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Film Review: Oceanic Adventure of ‘Kon-Tiki’ Still Enthralls

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CHICAGO – Mention the name Thor Heyerdahl or his sea-faring vessel “Kon-Tiki,” and half-remembered images of a voyage across the sea in a ship that looks like it was built on “Gilligan’s Isle” might cross memory neurons. Why, when and how he did it is brought to screen in the excellent and appropriately titled “Kon-Tiki.”

HollywoodChicago.com Oscarman rating: 4.0/5.0
Rating: 4.0/5.0

In the name and hope of man’s innate instinct to explore, “Kon-Tiki” serves as a lesson for visionaries, and was nominated for Best Foreign Language Film at the recent Oscars. Thor Heyerdahl simply had a higher calling to see what is “out there” and prove a point while doing it. The film meticulously and lovingly recreates the journey of that haphazard boat, and crispy reproduces the particular time frame in which it was done. All the sharks, odd sea life, storms, challenges and triumphs are explored, as well as a nicely wrought examination from co-directors Joachim Ronning and Espen Sandberg, that this small floating speck on the ocean was part of a larger sea of expansiveness in the universe. It may take a long time to get there, but it all waits patiently for the adventurers willing to try.

Thor Heyerdahl (Pal Severre Hagen) is shown to be risk taker, as the film begins with a flashback in Norway circa 1920, with little Thor falling into freezing waters trying to leap onto ice floes. Cut to his adult life, when he spends time on a Polynesian island with his wife Liv (Agnes Kittelsen) and develops theories about the native people that run counter to prevailing wisdom. Heyerdahl believes that the islanders originally came from South America, floating to the islands on boats – using currents and the wind – over 1500 years ago.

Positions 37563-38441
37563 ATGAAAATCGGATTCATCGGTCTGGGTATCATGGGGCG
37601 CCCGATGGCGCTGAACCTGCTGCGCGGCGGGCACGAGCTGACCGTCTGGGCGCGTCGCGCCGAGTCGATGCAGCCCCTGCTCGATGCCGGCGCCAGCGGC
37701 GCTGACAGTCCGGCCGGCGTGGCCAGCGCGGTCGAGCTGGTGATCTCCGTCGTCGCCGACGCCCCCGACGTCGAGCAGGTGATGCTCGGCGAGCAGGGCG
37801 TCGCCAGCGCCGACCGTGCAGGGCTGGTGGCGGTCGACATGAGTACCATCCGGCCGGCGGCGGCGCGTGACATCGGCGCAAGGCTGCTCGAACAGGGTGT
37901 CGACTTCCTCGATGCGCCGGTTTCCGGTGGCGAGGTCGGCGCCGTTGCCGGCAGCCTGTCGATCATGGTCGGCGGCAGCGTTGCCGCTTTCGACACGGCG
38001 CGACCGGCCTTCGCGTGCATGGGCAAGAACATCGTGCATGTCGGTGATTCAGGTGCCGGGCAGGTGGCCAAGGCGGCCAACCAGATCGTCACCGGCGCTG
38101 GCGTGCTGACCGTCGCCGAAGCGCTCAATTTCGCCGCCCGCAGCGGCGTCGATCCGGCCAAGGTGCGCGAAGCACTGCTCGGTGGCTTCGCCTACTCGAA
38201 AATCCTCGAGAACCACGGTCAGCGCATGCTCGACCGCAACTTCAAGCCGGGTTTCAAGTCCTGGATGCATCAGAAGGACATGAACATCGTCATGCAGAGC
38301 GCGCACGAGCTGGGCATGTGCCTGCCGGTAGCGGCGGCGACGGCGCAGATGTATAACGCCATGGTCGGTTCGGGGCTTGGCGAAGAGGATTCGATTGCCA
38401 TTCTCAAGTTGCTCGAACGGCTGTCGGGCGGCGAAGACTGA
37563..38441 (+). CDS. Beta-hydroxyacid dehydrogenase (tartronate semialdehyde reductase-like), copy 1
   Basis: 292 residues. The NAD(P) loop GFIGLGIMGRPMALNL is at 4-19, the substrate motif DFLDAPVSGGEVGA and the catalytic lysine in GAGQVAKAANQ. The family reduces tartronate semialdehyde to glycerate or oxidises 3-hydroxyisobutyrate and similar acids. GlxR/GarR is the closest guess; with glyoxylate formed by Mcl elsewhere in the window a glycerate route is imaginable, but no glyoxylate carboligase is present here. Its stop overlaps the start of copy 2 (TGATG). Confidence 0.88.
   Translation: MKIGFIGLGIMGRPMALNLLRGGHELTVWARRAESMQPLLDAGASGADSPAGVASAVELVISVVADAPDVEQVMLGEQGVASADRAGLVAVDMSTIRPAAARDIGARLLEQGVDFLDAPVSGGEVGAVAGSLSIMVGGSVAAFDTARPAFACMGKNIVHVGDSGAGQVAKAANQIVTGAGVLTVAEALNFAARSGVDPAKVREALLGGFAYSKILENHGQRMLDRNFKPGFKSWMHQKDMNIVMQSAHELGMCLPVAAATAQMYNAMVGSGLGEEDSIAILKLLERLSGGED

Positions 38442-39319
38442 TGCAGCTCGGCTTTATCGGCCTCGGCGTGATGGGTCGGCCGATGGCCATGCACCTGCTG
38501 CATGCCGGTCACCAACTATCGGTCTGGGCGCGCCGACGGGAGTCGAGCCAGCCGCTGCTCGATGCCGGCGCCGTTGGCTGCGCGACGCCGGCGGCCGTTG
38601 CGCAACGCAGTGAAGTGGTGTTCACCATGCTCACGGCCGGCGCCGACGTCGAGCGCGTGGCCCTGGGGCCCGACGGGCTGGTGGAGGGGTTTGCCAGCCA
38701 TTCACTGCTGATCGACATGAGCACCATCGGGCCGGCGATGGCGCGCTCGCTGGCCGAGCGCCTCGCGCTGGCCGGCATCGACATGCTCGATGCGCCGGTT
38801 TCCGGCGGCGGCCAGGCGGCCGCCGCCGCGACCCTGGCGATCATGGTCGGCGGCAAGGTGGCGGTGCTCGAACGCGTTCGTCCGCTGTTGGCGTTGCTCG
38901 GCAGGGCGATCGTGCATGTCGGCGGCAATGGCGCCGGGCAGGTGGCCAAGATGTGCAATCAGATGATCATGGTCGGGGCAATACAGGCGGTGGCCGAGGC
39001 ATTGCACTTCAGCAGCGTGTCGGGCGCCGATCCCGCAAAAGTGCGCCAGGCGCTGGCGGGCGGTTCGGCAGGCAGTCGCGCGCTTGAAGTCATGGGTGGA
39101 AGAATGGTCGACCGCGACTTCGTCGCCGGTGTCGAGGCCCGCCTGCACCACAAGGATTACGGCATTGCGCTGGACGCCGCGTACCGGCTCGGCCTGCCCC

He decides to recreate the journey of Tiki (the original explorer), using the materials that were available for such a journey back then. He recruits other adventurers named Herman Watzinger (Anders Baasmo Christensen), Knut Haugland (Tobias Santelman), Bengt Danielsson (Gustaf Skarsgard). Torstein Raaby (Jakob Oftebro) and Erik Hesselberg (Odd-Magnus Williamson). In 1947, they set sail from Peru on the “Kon-Tiki,” and prove that wherewithal can still rule the sea.

“Kon-Tiki” continues its limited release in Chicago on May 3rd. See local listings for theaters and show times. Featuring Pal Sverre Hager, Anders Baasmo Christiansen, Tobias Santelmann and Agnes Kittelsen. Screenplay adapted by Petter Skavlan. Directed by Joachin Ronning and Espen Sandberg. Rated “PG-13”

StarContinue reading for Patrick McDonald’s full review of “Kon-Tiki”

Pal Severre Hagen
Thor Heyerdahl (Pal Severre Hagen) in ‘Kon-Tiki’
Photo credit: The Weinstein Company

StarContinue reading for Patrick McDonald’s full review of “Kon-Tiki”

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